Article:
An unfavourable comparison has been made between this season and the 2009-10 campaign when Paulo Sousa led the Swans to a seventh-place finish which was the club’s highest finish for more than a quarter of a century. It was definitely a great achievement but fans don’t look back at Sousa’s tenure with much fondness due to the dull nature of performances.
Cooper’s critics believe we will look back at this season in a similar light, with relatively few sensational memories due to the unspectacular nature of victories.
I’m not going to argue too much with that opinion because it’s possible we won’t reminisce about this season the same way we do about other vintage years.
There have been some very exciting games but most contests weren’t showstoppers. The fact fans had to watch from home, combined with the relentless nature of the fixture list probably contributed to this but it’s fair to say this wasn’t the prettiest of promotion pushes.
If some fans struggled to enjoy the past year because Swansea’s football wasn’t particularly free-flowing or adventurous then who am I to tell them they’re wrong? Aesthetics matter and the Jack Army, more than most fan bases, value beautiful football.
But anybody who feels an inelegant style of play is a reason to discredit this side and its achievements is wrong.
Cooper and the players are not paid to entertain, they are paid to win matches and in that respect they have excelled this season.
They had to deal with the loss of several key players, a lack of preparation time between seasons, an outrageously busy schedule and the scourge of online racist abuse among other things but still managed to finish fourth.
They were constantly tested and yet time after time they showed incredible fortitude and resilience to grind out results. Their game management was proven to be among the best in the division, dropping just seven points from winning positions which was the best record in the league.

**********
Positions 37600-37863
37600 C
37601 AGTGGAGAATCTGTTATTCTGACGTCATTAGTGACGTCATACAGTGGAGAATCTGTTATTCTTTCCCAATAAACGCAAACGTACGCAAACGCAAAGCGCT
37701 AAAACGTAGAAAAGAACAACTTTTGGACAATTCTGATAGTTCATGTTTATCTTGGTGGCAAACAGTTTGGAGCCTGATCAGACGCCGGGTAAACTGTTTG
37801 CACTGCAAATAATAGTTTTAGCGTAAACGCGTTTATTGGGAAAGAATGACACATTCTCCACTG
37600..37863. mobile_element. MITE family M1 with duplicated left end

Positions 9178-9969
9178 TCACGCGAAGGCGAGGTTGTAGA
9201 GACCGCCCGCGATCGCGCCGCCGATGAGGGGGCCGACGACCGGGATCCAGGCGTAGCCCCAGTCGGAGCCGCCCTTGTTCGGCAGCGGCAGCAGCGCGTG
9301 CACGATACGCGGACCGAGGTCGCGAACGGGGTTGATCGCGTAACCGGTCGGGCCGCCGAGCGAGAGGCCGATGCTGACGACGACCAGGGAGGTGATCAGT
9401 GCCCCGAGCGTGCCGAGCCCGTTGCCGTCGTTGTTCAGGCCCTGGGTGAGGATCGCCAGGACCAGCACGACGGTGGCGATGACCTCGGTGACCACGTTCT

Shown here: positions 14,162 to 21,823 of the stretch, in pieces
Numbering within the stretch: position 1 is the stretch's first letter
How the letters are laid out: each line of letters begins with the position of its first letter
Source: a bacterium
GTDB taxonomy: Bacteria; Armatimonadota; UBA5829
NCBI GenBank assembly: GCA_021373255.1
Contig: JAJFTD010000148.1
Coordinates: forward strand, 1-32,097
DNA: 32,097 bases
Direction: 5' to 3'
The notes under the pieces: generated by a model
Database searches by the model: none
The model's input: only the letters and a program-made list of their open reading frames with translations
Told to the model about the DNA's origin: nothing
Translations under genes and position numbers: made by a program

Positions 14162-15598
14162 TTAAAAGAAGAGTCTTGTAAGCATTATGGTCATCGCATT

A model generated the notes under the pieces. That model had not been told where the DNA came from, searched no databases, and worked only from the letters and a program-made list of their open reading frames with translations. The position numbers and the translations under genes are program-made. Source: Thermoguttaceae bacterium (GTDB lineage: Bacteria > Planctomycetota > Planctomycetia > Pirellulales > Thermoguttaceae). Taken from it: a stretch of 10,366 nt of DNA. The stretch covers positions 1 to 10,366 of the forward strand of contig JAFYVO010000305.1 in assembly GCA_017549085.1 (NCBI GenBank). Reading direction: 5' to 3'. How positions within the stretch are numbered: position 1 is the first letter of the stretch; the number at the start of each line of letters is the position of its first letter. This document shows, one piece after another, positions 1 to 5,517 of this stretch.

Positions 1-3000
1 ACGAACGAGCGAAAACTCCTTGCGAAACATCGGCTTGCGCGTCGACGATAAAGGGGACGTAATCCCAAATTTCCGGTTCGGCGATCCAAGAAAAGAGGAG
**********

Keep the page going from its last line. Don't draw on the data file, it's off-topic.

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The squad’s elder statesmen led by example while younger players rose to the occasion.
The club announced its annual award winners this week and there was fierce competition for the main gongs because players distinguished themselves all over the pitch. Whether it be Andre Ayew battling away up front or Connor Roberts’ remarkable energy and invaluable goals and assists from the wing. Matt Grimes’s marshalling of midfield, Marc Guehi’s unbelievable defensive abilities and Freddie Woodman’s clean sheet addiction were all invaluable.
So many members of this squad had magnificent seasons, showing incredible attitude against the odds.
This season wasn’t pretty but it was certainly memorable and worthy of celebration for so many reasons.
Summers at Swansea City are always times of change so once again fans are preparing to say goodbye to several players and tabloid speculation suggests there is at least a possibility Cooper may be wanted elsewhere too. Who knows how this side and even the dugout will look by the beginning of August but whatever happens, Cooper and his players deserve heaps of credit for the way they have dealt with the challenges of the past year.
It wasn’t always pretty but all things considered, it was very impressive.